Do You Really Need a Degree? Here’s Why One Inventor Ditched School

For Global Entrepreneurship Week, FLARE is profiling boss Canadian women from diverse backgrounds who have one thing in common: they’re running their own shows. It’s estimated that female-run small- and medium-sized businesses have contributed $148 billion annually to the Canadian economy. That number is set to climb to $198 billion over the next decade, according to a report by RBC Economics. This is Eden Full Goh’s story

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EdenFullGoh

Eden Full Goh

THE PITCH: Eden Full Goh, 24, grew up in Calgary but wasn’t into the oil and gas industry that surrounded her. Instead, she was all about that renewable energy. For a high school science fair, she created the SunSaluter, a system that increases the efficiency of solar panels by enabling them to rotate and track the sun as it moves, gobbling up and storing all available energy without consuming any itself. Not only does the system convert rays into energy that can be used to provide electricity and clean drinking water, but it does so in a way that is 30 times less expensive to operate than traditional motorized solar panel rotators.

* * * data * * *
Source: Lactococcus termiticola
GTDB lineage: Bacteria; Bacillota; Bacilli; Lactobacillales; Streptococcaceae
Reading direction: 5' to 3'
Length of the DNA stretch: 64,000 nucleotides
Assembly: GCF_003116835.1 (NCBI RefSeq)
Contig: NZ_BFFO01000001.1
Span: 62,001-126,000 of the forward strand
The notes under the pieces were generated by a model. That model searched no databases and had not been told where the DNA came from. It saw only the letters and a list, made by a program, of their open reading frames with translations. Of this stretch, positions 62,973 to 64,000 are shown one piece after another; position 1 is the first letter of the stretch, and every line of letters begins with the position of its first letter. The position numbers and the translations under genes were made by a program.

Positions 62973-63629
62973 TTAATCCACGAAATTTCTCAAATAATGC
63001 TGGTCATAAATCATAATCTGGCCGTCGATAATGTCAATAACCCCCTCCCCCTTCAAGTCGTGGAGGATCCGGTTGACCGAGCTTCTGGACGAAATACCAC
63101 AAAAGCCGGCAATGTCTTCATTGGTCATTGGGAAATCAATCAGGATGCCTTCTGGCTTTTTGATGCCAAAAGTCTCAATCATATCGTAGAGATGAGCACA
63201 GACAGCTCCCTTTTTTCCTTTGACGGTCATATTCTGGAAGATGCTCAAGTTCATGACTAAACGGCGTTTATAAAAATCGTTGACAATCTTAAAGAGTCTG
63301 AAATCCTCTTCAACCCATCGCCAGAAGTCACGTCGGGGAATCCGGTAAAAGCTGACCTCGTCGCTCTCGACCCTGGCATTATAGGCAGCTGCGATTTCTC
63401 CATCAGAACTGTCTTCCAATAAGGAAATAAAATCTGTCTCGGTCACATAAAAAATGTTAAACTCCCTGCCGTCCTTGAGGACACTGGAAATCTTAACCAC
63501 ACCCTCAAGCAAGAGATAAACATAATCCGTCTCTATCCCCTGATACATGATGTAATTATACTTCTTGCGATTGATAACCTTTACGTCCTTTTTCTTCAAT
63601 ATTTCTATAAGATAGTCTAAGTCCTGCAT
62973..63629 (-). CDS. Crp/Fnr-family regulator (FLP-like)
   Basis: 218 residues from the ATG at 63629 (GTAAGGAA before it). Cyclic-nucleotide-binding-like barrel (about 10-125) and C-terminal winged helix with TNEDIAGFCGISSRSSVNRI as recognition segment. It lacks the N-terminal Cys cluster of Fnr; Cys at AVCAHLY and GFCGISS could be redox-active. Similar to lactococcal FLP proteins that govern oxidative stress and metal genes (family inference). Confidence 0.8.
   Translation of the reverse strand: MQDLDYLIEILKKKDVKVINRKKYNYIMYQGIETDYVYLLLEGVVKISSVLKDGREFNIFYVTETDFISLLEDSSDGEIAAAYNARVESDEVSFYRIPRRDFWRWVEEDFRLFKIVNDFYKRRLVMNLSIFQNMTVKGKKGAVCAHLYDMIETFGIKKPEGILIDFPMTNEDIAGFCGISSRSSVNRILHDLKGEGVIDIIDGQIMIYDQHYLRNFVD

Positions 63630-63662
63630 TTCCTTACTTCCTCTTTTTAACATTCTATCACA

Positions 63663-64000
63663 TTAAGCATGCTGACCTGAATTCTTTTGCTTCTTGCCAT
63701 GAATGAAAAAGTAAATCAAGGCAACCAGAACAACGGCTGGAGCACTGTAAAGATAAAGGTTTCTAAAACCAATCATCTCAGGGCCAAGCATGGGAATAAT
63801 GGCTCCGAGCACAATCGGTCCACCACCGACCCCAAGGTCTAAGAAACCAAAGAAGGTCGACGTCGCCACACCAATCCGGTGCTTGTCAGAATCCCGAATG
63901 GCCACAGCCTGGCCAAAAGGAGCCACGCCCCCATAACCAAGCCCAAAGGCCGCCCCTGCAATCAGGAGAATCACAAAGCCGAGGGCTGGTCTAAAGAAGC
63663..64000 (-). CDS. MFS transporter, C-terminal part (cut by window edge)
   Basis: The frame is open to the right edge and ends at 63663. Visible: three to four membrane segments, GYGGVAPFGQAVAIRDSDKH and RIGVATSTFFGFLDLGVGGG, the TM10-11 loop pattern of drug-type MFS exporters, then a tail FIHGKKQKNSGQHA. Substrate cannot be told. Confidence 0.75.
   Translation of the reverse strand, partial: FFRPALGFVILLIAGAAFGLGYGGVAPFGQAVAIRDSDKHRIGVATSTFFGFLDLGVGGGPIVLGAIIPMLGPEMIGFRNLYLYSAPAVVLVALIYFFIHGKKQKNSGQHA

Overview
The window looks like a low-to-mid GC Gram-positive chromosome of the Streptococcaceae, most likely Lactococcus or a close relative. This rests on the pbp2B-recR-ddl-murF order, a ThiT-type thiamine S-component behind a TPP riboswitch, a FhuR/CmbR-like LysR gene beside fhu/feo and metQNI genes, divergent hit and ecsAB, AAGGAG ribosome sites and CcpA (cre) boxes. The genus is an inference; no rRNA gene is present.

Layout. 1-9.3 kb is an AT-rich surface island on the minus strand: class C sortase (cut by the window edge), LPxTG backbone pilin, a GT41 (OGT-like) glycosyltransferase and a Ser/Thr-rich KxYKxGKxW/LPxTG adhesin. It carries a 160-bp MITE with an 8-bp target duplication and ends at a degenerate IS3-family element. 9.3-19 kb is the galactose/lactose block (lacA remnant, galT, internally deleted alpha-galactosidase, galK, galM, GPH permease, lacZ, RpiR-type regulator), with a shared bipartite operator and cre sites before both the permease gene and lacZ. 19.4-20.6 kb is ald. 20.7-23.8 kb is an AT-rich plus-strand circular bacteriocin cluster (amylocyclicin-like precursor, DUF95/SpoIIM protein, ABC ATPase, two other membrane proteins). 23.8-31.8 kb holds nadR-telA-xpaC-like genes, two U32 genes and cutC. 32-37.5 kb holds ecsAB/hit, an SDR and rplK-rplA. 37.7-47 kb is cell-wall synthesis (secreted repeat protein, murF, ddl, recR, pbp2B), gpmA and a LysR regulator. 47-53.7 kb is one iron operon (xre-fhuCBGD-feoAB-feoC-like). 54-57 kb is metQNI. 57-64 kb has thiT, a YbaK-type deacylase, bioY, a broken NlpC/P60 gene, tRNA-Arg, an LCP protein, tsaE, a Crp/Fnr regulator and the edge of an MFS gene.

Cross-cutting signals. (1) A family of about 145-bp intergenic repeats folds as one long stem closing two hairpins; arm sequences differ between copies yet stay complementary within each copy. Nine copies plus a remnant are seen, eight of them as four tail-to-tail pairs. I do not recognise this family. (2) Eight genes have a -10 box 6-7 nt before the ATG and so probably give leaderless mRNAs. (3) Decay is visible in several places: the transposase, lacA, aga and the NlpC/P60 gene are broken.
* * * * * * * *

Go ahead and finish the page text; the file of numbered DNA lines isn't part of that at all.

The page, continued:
THE PROCESS: Full Goh enrolled in Princeton University to study mechanical engineering, but her high school science fair project was never far from her mind. “Tribes in Kenya and people living in rural villages in India who had heard about the project told me that they needed the SunSaluter, and that it was a matter of life and death—not to be dramatic, but it was—because without energy, they couldn’t see at night,” she says. University classes started to feel like a waste of her own energy, so after her first year at Princeton she applied for a Thiel Fellowship—founded by one of the most famous venture capitalists in the world, Peter Thiel—and scored its $100,000 award. The only catch: she’d need to leave school to go full time on her big idea.

(Photo: Courtesy of SunSaluter)

(Photo: Courtesy of SunSaluter)

THE FINAL PRODUCT: SunSaluter is now in 19 countries and counting. “I was never afraid to leave university because I could always go back if I wanted to,” says Full Goh. “I had a vision for how I wanted the world to be, and I knew I had to be the one to make that happen.”

All homepage illustrations by Assa Ariyoshi

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